Most countries in the region opted for caution after the White House claimed victory for the incumbent and challenger John Kerry conceded defeat.

The Palestinian Authority's envoy to France admitted that veteran leader Yasir Arafat, who is being treated in Paris for a serious but undiagnosed illness, was "worried".

Arafat "hopes the second mandate will be different" if Bush is confirmed the winner of Tuesday's election, Laila Shahid said.

Echoing a generally negative Palestinian stand towards Bush, deputy parliament speaker Hasan Khraishah said that "neither Bush nor Kerry spoke about the Palestinian question during their campaign".

"Bush has only served to isolate the Palestinian leadership and block the peace process," he said.

In a region rife with anti-US sentiment, Kerry was seen by many Arabs as the candidate with less aggressive policies, or at least as the sole alternative to a man whose unpopularity is matched only by Israeli premier Ariel Sharon.

Anti-US demonstration

However, polls revealed some Arabs wanted Bush to win a second term in the hope that the Republican's Middle East policies would backfire on the United States.

In Iran, where hatred of the "Great Satan" is deeply entrenched, thousands of demonstrators chanting "Death to America" marked the 25th anniversary of the US hostage crisis at the former American embassy in Tehran.

Arabs overwhelmingly opposed
the US-led invasion of Iraq

"If Bush is re-elected or not... we will continue to resist with determination and foil the US plots," said a female member of a Islamic volunteer brigade.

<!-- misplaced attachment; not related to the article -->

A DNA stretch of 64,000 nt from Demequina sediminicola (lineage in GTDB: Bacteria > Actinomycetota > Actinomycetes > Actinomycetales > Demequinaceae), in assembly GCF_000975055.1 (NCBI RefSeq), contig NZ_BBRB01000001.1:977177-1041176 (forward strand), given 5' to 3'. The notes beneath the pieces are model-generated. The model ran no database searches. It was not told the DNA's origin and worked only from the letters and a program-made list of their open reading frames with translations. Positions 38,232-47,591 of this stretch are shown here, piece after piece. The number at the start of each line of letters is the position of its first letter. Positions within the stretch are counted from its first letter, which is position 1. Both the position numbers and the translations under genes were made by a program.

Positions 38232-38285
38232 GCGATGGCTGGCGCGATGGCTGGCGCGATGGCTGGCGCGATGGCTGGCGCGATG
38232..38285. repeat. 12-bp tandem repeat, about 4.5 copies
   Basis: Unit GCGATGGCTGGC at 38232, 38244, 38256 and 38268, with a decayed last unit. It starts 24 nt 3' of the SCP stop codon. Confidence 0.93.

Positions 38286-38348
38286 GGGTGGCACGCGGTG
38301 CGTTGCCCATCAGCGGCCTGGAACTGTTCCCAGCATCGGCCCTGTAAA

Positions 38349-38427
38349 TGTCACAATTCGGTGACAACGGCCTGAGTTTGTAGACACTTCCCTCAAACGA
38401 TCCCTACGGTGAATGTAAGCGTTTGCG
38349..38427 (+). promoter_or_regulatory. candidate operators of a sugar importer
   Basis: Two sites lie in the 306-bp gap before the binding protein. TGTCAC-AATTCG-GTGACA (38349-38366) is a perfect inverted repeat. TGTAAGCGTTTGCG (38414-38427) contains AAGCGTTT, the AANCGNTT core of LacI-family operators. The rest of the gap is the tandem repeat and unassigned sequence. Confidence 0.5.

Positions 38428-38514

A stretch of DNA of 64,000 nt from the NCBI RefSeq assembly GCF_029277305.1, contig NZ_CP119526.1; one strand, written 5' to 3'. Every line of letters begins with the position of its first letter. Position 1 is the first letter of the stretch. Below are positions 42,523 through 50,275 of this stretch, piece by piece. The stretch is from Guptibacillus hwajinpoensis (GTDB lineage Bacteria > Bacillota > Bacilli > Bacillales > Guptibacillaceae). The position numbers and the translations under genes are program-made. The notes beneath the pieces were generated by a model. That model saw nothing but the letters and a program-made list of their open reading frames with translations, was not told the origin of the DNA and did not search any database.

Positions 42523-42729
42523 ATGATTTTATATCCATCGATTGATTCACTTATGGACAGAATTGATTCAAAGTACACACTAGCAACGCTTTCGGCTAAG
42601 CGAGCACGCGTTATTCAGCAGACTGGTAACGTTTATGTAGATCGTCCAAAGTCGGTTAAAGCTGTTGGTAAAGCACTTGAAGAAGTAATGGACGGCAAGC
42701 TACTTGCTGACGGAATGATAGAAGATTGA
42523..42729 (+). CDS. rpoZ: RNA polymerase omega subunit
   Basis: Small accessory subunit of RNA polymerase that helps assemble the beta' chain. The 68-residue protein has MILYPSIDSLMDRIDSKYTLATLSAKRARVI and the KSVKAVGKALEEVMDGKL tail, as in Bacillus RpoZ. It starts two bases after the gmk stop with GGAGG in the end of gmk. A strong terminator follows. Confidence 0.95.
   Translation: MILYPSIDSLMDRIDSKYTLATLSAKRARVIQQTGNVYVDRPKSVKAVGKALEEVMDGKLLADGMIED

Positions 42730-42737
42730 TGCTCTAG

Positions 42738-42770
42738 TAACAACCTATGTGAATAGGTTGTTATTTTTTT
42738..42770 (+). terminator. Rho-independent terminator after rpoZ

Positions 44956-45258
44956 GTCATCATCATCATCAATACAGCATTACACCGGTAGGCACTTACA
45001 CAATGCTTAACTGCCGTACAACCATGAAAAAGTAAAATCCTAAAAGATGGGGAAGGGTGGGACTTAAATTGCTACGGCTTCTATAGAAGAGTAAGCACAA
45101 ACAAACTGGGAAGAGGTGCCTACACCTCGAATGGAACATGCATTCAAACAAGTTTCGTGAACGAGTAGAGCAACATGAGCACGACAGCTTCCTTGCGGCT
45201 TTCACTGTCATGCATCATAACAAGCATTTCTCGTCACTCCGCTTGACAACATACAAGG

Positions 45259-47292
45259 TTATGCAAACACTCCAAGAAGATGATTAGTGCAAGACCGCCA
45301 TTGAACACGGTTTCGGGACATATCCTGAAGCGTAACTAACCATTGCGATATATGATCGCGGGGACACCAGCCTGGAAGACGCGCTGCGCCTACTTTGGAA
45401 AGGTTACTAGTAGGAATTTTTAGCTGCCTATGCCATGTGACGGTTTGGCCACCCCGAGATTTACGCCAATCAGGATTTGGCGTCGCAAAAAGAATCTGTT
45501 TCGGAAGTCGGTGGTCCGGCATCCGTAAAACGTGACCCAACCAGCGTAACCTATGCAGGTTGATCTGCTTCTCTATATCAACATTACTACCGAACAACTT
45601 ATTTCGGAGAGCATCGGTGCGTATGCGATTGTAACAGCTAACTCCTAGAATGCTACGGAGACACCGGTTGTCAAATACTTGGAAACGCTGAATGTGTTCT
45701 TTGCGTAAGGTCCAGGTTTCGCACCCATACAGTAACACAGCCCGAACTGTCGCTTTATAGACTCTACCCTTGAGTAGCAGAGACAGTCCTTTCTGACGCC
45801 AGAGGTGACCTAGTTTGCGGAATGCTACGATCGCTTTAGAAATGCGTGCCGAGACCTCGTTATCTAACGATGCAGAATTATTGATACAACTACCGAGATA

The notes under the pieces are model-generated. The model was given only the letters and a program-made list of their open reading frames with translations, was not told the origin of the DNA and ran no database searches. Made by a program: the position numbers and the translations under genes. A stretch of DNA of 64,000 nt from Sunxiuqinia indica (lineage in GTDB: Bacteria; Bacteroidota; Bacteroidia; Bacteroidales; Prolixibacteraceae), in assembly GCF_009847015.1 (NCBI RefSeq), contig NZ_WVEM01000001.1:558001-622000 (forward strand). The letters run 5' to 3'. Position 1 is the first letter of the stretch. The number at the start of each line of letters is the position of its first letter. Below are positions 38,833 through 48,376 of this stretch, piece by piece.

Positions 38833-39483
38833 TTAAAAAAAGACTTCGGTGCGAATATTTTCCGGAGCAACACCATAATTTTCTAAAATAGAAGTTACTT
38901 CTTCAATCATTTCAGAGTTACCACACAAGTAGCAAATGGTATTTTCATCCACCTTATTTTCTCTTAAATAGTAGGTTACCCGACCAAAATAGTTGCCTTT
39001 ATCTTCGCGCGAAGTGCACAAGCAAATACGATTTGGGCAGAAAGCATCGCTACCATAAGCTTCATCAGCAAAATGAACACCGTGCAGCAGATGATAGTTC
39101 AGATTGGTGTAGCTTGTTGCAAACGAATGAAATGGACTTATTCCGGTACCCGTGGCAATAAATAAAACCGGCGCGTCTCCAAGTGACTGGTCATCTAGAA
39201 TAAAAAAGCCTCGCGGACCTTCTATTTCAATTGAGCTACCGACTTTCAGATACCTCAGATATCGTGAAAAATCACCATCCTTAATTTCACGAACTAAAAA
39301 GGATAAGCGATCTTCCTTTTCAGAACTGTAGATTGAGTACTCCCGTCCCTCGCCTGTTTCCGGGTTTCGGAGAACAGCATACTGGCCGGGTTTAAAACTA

And Muhammad Muhammadi, parliament's foreign affairs committee deputy speaker, warned that America was headed for "international and economic ruin unless Bush is more careful in his second term", the student news agency ISNA said.

On the other hand, Israel and the US-backed interim leaders of Iraq were confident a second term for Bush would signal more of the same policies.

Before the election result was announced, Iraqi interim Prime Minister Iyad Allawi was upbeat.

"Whoever is the winner will be our friend. The United States has liberated us from a dictator and a very long period of war and agony," Allawi said in an Italian newspaper interview published on Wednesday.

Israeli confidence

An inexperienced new team under Senator Kerry would be worse than maintaining the status quo, officials and politicians in Baghdad said.

"We know that Bush has an overall vision for Iraq, he overthrew Saddam Hussein and liberated the country and I think he wants to see the job done," said Muwaffaq al-Rubaye, a special advisor to the interim government.

The Sharon administration is the
US's closest ally in the region

The re-election of the man who decided to invade Iraq in March 2003 comes as US-Iraqi forces are braced for a military assault on the Iraqi city of Falluja.

Meanwhile, buoyed by unequivocal pre-election messages of support from both candidates, Israel was confident it would preserve its special relationship with Washington.

Foreign Minister Silvan Shalom said he did not expect Israel to come under any heightened US pressure over the dormant peace process.

"So far we have cooperated with all American administrations and we will continue to do so. I don't think pressure will be necessary, Israel wants to advance on the road to peace," he said.